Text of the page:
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O.J. Prosecutor Marcia Clark: He Would Have Been Convicted if He Were White

Marcia Clark, one of the lead prosecutors in O.J. Simpson’s infamous 1995 double murder trial, says it’s “incredibly painful” to watch a new dramatized television series about the case — and that if Simpson were white or not a celebrity, he would have been convicted.

In a lengthy interview with the Daily Mail, Clark, now 62 and a successful fiction author, suggested that she will grudgingly watch the new FX TV series The People vs. O.J. Simpson, but only because she “can’t not look.”

“It was a terrible tragedy. Two innocent people were brutally murdered — whatever anybody thinks about Simpson’s guilt — the murderer never was brought to justice,” Clark told the Daily Mail.

“But it’s like a train wreck. I can’t help but look at [it],” she added. “I don’t want to because I don’t want to relive it.”

The new FX series premiered Tuesday night, and was a hit both with critics and on social media. Cuba Gooding Jr. stars as Simpson, while John Travolta plays attorney Robert Shapiro and Sarah Paulson plays Clark. The 10-episode series, which hails from Glee and American Horror Story creator Ryan Murphy, retells the story of the sensational trial that gripped America in the summer of 1995 and that forever changed the landscape of media, culture and race relations in the country.

“At the time that I got the case, the only experience anybody had of a high-profile case was that cameras would be there for the arraignment and they might show up again at sentencing or verdict but there wasn’t gavel-to-gavel coverage,” Clark told the Daily Mail. “The kind of coverage that Simpson got was unprecedented. There was no way to anticipate that there was going to be the media experience that it was.”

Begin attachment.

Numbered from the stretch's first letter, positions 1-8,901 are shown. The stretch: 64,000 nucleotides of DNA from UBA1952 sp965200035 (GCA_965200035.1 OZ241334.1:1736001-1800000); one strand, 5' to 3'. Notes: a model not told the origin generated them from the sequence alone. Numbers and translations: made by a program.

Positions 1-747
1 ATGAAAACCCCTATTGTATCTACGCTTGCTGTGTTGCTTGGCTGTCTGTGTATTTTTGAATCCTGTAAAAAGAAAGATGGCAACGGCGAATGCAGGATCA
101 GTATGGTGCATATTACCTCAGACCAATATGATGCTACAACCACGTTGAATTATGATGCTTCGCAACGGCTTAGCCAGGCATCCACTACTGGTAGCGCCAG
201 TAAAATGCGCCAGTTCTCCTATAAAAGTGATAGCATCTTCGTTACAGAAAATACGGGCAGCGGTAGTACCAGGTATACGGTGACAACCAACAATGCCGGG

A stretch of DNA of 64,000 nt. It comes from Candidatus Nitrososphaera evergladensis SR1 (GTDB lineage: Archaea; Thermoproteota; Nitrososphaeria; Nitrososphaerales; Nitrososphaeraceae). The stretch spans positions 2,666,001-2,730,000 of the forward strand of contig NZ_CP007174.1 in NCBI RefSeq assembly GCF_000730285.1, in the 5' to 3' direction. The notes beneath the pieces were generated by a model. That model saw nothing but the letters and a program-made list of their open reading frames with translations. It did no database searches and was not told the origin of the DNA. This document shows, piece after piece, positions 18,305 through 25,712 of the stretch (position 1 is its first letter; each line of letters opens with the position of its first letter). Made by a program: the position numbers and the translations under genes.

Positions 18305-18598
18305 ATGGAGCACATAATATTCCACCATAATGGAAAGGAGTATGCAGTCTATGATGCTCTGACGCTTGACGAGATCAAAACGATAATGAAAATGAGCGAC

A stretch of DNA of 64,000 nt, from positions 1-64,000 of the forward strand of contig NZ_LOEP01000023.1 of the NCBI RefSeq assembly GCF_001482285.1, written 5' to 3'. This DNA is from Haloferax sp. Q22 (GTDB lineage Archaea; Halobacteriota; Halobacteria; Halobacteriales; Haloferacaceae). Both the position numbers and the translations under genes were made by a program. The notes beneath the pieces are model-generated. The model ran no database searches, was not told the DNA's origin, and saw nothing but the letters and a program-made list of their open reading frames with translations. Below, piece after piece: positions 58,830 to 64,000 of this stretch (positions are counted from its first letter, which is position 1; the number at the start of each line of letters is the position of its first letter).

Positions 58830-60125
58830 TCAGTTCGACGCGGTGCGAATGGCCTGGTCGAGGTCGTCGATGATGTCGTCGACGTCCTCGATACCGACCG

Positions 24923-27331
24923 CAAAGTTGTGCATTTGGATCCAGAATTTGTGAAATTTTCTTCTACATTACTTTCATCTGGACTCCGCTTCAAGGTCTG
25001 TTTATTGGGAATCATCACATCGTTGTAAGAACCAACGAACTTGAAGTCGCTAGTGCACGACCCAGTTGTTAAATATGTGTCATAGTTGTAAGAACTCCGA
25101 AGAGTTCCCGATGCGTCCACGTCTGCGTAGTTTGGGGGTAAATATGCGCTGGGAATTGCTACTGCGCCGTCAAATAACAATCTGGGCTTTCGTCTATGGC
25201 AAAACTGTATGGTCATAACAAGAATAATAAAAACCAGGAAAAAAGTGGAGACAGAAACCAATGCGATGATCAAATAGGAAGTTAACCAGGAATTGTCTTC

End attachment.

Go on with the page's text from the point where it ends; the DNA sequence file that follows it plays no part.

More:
Clark believes the trial was so captivating to Americans because it had everything, including “issues of race and celebrity and the impact those two issues have on the criminal justice system.” Simpson was ultimately found not guilty of the double-murder of Nicole Brown Simpson and Ronald Goldman, on October 3, 1995 — but Clark told the Mail that if Simpson were white, he would have been convicted.

“I do believe that,” she said. “I also think that if Mr. Simpson had been Mr. Jones and not a famous football star but still an African-American, I think he also might have been convicted. I think it was a combination of the two – race and celebrity.”

The former prosecutor, who left her job after losing the Simpson trial, said that she knew race was going to play a big factor in a downtown Los Angeles courtroom.

“It was virtually ensured that the defense was going to make race an issue in order to get the African-American jurors to mistrust the evidence and mistrust the police,” Clark said. “They played on the racial divide when it came to law enforcement. And that happened as a matter of course… In the Simpson case I knew it was going to play a factor for sure. How big a factor was only in question for the first month after the murders.”

As for why she gave up her job after losing the trial, Clark said she “lost [her] faith” in the criminal justice system.

“The impact of the Simpson trial was an unpredictable thing in terms of my ability to prosecute cases anymore. And then I lost my faith,” she said. “I had always felt that, largely, the jury would come through — particularly when you have a case with so much evidence. So many things happened during that trial that disillusioned me about the criminal justice system. I just couldn’t bear to do it anymore.”

Read the rest of Clark’s interview with the Daily Mail here.

The People vs. O.J. Simpson: American Crime Story airs Tuesday nights at 10 p.m. on FX.

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